"I hope there can be agreements, but it’s important to appreciate that the president has a narrative out there that Congress can’t get anything done, and that’s why he needs to be re-elected,” said Rep. Tom Price (Ga.), chairman of the House Republican Policy Committee, during a Friday taping of C-SPAN’s “Newsmakers.”
“So if you think about it, if Congress gets something done, which requires the president to help, then it harms his narrative,” Price said. “So what we see is a president that seems to be urging a Democratic Senate not to be positive and not to be productive in these negotiations as we move forward.”
“My sense is that the president is not encouraging [Senate Majority Leader Harry] Reid [D-Nev.] to actually be productive, that they’re just waiting until the election occurs,” Price added.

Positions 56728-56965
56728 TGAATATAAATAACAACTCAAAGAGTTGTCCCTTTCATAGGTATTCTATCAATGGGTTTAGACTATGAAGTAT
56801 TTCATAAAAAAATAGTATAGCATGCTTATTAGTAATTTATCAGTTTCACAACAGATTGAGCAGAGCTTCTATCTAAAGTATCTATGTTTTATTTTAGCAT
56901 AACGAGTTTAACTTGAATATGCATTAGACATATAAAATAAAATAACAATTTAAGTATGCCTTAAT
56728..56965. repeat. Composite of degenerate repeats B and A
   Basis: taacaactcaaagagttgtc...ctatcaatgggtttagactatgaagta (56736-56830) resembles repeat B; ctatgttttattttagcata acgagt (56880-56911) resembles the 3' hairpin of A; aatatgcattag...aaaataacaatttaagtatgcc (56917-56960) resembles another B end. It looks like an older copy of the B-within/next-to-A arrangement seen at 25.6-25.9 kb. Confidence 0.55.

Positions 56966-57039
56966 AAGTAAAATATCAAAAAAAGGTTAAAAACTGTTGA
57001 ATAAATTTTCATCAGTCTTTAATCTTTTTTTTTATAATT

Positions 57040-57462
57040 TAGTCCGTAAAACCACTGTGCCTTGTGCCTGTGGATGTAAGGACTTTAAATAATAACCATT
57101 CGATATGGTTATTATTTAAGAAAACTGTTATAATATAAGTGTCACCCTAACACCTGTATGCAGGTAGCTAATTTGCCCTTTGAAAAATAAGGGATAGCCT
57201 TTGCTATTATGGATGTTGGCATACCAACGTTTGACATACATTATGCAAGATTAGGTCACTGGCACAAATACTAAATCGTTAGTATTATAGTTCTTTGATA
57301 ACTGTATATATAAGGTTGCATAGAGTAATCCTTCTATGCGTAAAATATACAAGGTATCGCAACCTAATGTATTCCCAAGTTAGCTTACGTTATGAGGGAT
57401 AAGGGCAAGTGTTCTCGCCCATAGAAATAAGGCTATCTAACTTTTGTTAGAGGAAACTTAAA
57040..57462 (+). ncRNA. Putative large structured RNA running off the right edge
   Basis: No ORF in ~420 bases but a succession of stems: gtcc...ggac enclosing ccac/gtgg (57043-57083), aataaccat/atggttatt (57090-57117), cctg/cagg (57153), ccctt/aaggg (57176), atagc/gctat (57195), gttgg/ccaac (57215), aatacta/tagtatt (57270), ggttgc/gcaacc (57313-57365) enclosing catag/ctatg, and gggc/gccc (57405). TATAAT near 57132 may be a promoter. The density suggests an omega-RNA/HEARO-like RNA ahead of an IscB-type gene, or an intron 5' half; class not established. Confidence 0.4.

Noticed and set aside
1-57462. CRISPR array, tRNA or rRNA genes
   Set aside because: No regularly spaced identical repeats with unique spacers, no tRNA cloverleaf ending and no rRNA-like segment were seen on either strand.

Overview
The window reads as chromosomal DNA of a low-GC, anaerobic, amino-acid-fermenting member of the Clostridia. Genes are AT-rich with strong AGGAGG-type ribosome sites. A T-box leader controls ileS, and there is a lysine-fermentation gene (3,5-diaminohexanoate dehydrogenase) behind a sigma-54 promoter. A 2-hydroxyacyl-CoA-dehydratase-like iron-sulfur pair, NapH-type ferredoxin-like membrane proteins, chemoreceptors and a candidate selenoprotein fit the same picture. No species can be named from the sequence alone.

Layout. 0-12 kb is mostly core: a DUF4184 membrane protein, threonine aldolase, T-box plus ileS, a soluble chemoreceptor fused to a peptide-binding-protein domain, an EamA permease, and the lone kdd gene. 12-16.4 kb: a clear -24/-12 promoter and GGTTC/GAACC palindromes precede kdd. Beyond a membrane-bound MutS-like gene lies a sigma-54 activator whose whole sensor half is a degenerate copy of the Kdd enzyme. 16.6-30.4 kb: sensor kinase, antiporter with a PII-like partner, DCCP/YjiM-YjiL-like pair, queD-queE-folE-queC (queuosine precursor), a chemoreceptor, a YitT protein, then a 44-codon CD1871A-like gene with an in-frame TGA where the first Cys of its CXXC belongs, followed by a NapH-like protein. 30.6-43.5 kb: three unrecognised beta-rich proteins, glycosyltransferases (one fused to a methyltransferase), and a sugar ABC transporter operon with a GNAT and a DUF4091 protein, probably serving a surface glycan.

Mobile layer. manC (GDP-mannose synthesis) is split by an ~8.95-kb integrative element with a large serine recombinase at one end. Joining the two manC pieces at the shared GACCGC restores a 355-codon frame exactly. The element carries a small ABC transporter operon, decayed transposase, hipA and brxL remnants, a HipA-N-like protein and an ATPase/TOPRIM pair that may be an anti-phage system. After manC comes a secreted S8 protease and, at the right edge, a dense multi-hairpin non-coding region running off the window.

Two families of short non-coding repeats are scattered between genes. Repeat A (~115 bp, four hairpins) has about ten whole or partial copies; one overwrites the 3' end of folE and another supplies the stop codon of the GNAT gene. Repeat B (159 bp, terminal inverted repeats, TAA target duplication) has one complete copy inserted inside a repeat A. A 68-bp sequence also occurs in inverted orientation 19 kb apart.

Prospects for an agreement on student loans appear somewhat brighter. After McConnell, the Senate GOP leader, and House Speaker John BoehnerJohn BoehnerNew Trump campaign boss took shots at Ryan on radio show Election reveals Paul Ryan to be worst speaker in U.S. history Getting rid of ObamaCare means getting rid of Hillary MORE (R-Ohio) issued a proposal containing options to resolve a dispute over how to pay for the measure, Reid issued a counter-offer that BoehnerJohn BoehnerNew Trump campaign boss took shots at Ryan on radio show Election reveals Paul Ryan to be worst speaker in U.S. history Getting rid of ObamaCare means getting rid of Hillary MORE’s office notably did not dismiss out of hand.
Boehner spokesman Michael Steel said the House is now waiting to see what the Senate can pass. On Tuesday, Reid told reporters he felt “fairly confident we’ll get that done,” even as he criticized Republican obstruction on other issues. At the same time, Boehner has scoffed at the Democratic urgency over the June 30 deadline and noted that Congress could fix the student loan interest rate retroactively if a deal isn't done in time.